By the Numbers: What Americans think about the impact of social media on politics

And what it means for PR pros.

Social media's impact on American politics

Big tech is involved in almost every aspect of daily American life, from how we get our news to how we communicate with one another.

And Americans aren’t always thrilled about how big tech companies impact our lives.

According to data from Pew Research, 78% of all U.S. adults think social media companies have too much power in today’s politics. That number jumps to 84% when looking at just Republicans. Regardless of their political stance, most agree that social media has had a mostly negative impact on the country — though Republicans have softened their stance on the negative impact of social media since 2020 while more Democrats now believe that social media is harming the nation.


Social media impact on U.S.

Growing numbers of people affiliated with both parties believe that social media companies are likely to censor political content they find objectionable. Eighty-three percent of all Americans believe it’s somewhat or very likely that social media companies are suppressing this content. And while Republicans have long been convinced their political views are being targeted by big tech, an increasing number of Democrats now believe the same, with 74% of those on the left now agreeing with that statement. However, they still trail far behind the 93% of Republicans who believe the same.

And while it’s true that 44% of Americans believe that social media platforms favor liberals, a solid 37% say the companies value both sides equally.



Why it matters for PR pros

While the poll doesn’t look specifically at how social media companies might have outsized influence on American life, it’s not hard to think of a few examples:

  • The role of advertising in promoting candidates for office.
  • The organic social media content served on social media platforms, including the algorithms that determine what we see.
  • The political opinions of social media company owners and leaders bleeding into the administration of those platforms.
  • The ability of social media giants to lobby the government.

In recent years, Meta, in particular, has moved to distance itself from political content, going so far as to say that Threads is not intended to be a political hub and automatically filtering out a great deal of political content on both Threads and Instagram.  Meta has even moved away from accepting huge sums of cash in return for political advertising, something that has been a game changer in elections for a decade now.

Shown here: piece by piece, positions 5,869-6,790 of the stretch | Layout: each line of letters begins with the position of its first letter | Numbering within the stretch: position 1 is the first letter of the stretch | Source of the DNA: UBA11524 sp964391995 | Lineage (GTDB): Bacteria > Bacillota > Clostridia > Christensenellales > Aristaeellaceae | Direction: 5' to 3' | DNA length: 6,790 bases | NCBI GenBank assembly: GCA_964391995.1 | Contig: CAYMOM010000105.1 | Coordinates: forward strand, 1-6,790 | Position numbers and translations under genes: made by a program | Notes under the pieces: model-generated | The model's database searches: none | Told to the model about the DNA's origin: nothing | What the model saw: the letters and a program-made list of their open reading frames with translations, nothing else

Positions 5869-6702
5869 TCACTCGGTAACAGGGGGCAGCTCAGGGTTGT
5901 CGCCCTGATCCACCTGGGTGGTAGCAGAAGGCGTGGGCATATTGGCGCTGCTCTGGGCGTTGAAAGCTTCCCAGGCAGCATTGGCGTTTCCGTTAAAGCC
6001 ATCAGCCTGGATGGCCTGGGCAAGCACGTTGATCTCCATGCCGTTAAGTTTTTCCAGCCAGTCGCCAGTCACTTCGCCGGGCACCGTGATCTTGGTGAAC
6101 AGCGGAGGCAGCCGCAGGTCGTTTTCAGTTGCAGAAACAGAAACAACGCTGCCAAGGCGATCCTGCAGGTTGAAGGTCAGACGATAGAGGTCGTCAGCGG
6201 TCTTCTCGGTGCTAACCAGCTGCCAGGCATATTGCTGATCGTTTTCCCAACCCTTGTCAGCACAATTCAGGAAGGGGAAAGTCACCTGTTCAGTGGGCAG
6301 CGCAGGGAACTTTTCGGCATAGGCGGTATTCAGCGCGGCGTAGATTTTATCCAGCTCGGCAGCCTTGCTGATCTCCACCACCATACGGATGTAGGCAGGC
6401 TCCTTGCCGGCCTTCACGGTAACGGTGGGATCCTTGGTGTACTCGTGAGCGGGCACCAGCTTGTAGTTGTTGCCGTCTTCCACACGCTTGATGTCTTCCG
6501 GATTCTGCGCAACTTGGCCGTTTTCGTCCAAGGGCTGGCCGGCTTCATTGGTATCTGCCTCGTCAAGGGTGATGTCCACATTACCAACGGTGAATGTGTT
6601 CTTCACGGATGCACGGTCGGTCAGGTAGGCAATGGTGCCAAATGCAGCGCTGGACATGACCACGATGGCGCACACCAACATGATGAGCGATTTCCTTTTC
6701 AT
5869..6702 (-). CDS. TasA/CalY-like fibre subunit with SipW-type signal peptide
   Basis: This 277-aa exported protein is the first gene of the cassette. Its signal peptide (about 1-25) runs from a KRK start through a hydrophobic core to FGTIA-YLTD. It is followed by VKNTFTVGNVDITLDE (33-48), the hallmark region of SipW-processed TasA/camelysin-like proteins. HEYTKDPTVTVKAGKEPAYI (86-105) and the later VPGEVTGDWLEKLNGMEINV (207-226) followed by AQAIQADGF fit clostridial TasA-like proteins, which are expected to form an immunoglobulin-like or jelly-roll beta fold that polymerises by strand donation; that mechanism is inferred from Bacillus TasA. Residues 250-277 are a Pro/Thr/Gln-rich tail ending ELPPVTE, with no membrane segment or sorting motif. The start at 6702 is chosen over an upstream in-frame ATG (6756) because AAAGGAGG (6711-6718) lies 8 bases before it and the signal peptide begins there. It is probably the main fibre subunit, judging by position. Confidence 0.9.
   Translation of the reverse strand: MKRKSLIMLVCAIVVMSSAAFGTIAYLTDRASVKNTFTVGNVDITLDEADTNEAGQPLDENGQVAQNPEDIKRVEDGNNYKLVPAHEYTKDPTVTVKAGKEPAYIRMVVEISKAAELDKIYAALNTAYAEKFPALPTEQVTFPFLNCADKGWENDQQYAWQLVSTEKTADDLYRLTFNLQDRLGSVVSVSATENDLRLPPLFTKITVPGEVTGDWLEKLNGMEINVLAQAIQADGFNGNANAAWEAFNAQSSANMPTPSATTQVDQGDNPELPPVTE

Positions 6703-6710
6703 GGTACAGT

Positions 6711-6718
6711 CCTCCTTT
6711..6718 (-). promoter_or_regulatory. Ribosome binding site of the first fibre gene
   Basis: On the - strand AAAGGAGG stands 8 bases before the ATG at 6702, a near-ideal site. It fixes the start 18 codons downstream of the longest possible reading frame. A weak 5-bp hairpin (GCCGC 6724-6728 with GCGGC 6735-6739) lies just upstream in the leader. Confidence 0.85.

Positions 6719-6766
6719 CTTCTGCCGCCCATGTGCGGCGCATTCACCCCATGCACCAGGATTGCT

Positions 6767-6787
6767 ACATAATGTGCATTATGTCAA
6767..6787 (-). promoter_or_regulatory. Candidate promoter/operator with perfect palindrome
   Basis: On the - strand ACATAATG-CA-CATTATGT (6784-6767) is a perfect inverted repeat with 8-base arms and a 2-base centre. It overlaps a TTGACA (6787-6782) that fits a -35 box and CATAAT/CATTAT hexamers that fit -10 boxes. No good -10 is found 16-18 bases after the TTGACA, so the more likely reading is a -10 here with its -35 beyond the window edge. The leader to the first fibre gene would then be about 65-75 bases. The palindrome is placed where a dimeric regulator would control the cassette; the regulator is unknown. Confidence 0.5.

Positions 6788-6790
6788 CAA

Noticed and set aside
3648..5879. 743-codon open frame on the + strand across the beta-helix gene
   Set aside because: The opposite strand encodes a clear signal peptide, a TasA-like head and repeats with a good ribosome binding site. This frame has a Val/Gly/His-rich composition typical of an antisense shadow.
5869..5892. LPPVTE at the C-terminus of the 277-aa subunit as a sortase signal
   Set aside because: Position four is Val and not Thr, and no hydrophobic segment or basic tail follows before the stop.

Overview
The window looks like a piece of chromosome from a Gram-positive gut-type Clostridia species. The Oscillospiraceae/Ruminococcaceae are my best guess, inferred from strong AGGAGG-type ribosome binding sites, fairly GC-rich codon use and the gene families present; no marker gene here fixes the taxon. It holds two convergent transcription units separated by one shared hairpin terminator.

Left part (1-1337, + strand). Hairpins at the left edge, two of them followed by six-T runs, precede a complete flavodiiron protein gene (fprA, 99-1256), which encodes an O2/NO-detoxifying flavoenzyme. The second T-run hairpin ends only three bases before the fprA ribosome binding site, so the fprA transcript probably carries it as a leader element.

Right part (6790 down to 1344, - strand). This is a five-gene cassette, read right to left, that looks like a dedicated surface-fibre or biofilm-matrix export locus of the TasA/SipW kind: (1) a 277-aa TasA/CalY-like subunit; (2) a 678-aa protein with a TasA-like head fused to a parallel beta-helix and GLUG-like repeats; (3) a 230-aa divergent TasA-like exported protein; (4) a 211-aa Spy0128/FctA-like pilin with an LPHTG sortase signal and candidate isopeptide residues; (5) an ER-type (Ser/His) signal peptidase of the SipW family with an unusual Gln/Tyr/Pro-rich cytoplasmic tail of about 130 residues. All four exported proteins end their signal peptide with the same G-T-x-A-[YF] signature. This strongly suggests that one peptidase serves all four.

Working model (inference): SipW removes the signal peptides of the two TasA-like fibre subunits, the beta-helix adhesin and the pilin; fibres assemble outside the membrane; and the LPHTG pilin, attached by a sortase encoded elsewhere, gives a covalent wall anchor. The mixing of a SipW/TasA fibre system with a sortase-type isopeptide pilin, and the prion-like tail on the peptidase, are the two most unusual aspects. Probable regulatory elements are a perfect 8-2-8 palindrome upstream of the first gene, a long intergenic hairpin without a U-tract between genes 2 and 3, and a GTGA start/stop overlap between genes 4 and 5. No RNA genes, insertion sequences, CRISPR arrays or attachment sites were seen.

At the other end of the spectrum, Elon Musk’s acquisition of X has radically changed the perception of the app, taking it from what was once seen as a liberal bastion into an era where having a blue checkmark next to your name is seen as a marker of right-wing politics.

And, of course, even if platforms are trying to avoid politics, politics aren’t trying to avoid them. Social media platforms have become one rare bipartisan source of agreement for both Republicans and Democrats as they came together to force the sale or ban of TikTok and question how the apps impact young people.

To sum it up, it’s a uniquely unsettled moment for social networks and no one is happy.

For PR professionals, this data raises several issues and concerns.

Obviously, if you work in the political sphere, the retreat of platforms like Meta from these topics makes it harder for you to get your message out. And this doesn’t just apply to those who work on campaigns: Meta has refused to clearly define what constitutes “political” content, leaving questions about whether this could also apply to content about LGBTQ+ rights, women’s rights, climate change and vaccines. All are heavily politicized issues. But are they political? It might depend on the whims of the algorithm, and that’s where we come back to Americans’ overarching concerns about how social media impacts what we see. It can push some content while blinding us to other information, even if we want to see it.

It also raises concerns about how we can build trust in such a polarized world. The gaps between Republicans and Democrats on these topics are broad, yet most organizations marketing in the United States want to reach people of both parties. But when there is fundamental disagreement on where even to get trustworthy information, how can anyone break through the noise with a story that rings true across boundaries?

We don’t have the answers yet. But let’s keep looking for them together.

Allison Carter is editor-in-chief of PR Daily. Follow her on Twitter or LinkedIn.


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